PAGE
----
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Third, most suggestions about tax cuts think that they will not decrease tax revenue, but increase tax revenue. However, leaving aside the long-term effect of tax cuts, the implementation of tax cuts must accompany a decrease of current tax revenue. Looking at the situation of taxation in China, it may be seen that, although the absolute amount of tax revenue tends to increase in recent years, the relative amount of tax revenue – the proportion of tax revenue in GDP – is always low. In 1998, although it made tremendous efforts, the proportion of aggregated tax revenue (926.28 billion Yuan) in GDP in the same year (7.9553 trillion Yuan) was only more than 11.6 percent. The tax burden level like that is very low comparing with most developing countries, let alone developed countries (Gao Peiyong, 1999a). Moreover, the Chinese government’s functions are the most diversified in the world. As condition of it, if tax cuts are carried out, the first thing necessary is to find out proper countermeasures to face the current tax revenue effect brought by them. Therefore, even though we have to carry out tax cuts, they must be implemented on condition of leaving enough space to regulate tax revenue or cut government expenditure at the same time. The government should not look forward to the increase of tax revenue in future but ignore the current fact.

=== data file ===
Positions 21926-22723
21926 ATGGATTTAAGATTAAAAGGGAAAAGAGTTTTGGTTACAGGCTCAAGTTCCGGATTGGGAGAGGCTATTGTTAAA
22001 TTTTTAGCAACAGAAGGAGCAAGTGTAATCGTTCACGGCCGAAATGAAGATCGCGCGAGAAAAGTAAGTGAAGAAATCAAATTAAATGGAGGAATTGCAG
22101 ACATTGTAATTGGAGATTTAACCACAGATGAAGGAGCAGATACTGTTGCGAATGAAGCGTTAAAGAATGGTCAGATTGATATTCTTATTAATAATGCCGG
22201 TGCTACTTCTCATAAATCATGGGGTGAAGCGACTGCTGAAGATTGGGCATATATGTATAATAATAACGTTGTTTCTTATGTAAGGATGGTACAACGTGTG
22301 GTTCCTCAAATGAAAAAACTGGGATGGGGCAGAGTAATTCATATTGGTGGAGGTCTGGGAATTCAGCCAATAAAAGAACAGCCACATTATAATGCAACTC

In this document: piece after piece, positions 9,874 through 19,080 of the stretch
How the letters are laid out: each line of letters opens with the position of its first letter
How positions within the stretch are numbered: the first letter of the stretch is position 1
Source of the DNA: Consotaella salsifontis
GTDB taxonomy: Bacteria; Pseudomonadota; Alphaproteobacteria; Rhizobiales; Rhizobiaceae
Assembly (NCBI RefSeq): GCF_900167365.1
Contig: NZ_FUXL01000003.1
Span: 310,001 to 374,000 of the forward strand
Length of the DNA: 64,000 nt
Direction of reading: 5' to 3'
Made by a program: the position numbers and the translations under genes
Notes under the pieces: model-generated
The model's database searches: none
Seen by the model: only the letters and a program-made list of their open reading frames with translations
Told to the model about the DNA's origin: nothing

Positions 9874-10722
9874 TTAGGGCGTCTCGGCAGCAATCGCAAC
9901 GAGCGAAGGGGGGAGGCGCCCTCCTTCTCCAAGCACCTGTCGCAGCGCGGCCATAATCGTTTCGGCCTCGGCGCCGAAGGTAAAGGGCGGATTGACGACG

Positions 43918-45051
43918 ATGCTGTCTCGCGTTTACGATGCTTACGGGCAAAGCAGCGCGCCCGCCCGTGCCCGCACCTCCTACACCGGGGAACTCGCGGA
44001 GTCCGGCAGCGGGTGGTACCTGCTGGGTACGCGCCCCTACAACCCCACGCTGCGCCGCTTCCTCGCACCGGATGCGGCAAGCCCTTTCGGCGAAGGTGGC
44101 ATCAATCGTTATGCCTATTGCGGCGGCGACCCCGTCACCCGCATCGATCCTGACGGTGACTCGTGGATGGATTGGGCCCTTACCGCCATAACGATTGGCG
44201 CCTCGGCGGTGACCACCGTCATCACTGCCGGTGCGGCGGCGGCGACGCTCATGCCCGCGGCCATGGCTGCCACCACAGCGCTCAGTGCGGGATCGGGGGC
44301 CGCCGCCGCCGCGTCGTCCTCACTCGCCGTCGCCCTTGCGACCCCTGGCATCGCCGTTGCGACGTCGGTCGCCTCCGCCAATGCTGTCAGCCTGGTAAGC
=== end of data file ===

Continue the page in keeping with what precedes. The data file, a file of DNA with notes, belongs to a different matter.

Choice about idea and reality If only tax cuts are concerned, nobody will object to it. We always want the enterprises and residents to bear minimum tax burden at any time. However, once tax cuts have correlation with fiscal expenditure or government function, the discussion about it must be prudent. Since the implementation of reform and opening-up policy, the topic about how to go through fiscal difficulties is always hot. Looking forward, fiscal difficulty will not ease, but will tend to be severe. In the current situation, attention must be paid to these changes related to fiscal expenditures: First, fiscal expenditure for supporting state-owned enterprise (SOE) reform. The difficulties about SOE reform and development have become the focus of the Party and masses. If this problem can’t be solved effectively, the whole economic structural reform and economic and social development will be damaged. However, it should be noted that the solution takes fiscal support as condition. According to the Central Committee of the Communist Party of China’s Decisions about SOE Reform and Development (1999), SOE’s technological advance and industrial upgrade needs soft loans, payroll cuts to improve efficiency, re-employment, and fiscal support of social security; the social function separated from SOE must be undertaken by fiscal revenue; and the debt-to-equity swap aiming to solve SOE’s difficulty caused by heavy debt needs fiscal support. Predictably, with the implementation of these measures, fiscal expenditure may jump. Second, repayment of loans. Different from international practice, China’s repayment of loans totally depends on new debt. It means that not only the capital of national debt must be repaid by new debt, but also the interest on it would be listed in recurrent fiscal expenditure which must be repaid by new debt. For the budget, the repayment of loans and the corresponding revenue gained by debt are also excluded